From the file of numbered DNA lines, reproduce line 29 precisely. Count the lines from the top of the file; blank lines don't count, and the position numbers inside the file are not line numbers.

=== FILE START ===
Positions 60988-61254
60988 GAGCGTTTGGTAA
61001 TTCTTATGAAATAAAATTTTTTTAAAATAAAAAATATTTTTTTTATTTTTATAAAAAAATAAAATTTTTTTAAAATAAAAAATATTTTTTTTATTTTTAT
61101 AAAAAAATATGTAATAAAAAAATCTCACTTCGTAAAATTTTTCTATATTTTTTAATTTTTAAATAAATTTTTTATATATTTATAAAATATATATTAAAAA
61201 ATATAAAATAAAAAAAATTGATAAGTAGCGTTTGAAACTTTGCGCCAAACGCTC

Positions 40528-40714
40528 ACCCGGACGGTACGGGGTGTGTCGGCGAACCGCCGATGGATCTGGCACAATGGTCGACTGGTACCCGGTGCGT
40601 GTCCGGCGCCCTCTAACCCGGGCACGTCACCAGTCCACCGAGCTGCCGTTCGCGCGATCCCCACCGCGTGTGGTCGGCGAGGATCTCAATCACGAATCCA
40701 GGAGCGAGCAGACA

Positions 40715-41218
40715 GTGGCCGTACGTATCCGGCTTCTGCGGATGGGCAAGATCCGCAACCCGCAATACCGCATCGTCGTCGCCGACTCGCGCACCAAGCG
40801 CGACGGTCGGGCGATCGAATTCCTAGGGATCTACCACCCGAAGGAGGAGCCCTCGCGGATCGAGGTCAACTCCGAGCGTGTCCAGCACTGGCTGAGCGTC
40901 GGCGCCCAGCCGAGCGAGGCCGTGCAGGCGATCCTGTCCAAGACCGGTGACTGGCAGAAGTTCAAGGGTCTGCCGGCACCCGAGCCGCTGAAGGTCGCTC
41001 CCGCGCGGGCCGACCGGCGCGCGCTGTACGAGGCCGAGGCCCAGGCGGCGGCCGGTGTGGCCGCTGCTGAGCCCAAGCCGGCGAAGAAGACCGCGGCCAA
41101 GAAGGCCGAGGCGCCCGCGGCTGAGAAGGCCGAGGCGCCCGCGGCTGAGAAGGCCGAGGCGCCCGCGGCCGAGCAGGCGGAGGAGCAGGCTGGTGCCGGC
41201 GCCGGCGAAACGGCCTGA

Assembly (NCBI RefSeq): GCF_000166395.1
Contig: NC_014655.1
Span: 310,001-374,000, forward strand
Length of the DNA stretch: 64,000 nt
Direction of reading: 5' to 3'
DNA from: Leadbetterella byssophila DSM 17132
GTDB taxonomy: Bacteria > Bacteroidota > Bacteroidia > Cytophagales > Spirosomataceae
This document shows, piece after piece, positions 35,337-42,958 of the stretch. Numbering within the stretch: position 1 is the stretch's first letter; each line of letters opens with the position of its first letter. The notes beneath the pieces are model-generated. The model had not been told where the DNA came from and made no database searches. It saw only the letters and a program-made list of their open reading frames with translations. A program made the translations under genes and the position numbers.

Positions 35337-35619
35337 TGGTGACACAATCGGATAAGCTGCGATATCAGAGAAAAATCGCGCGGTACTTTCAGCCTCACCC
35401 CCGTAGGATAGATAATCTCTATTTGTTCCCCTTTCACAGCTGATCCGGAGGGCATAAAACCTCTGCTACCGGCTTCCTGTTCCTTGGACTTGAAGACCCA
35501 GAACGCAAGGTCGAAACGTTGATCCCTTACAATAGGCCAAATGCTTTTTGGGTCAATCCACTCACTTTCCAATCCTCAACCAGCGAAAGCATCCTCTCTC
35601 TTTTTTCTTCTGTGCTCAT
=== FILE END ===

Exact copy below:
35601 TTTTTTCTTCTGTGCTCAT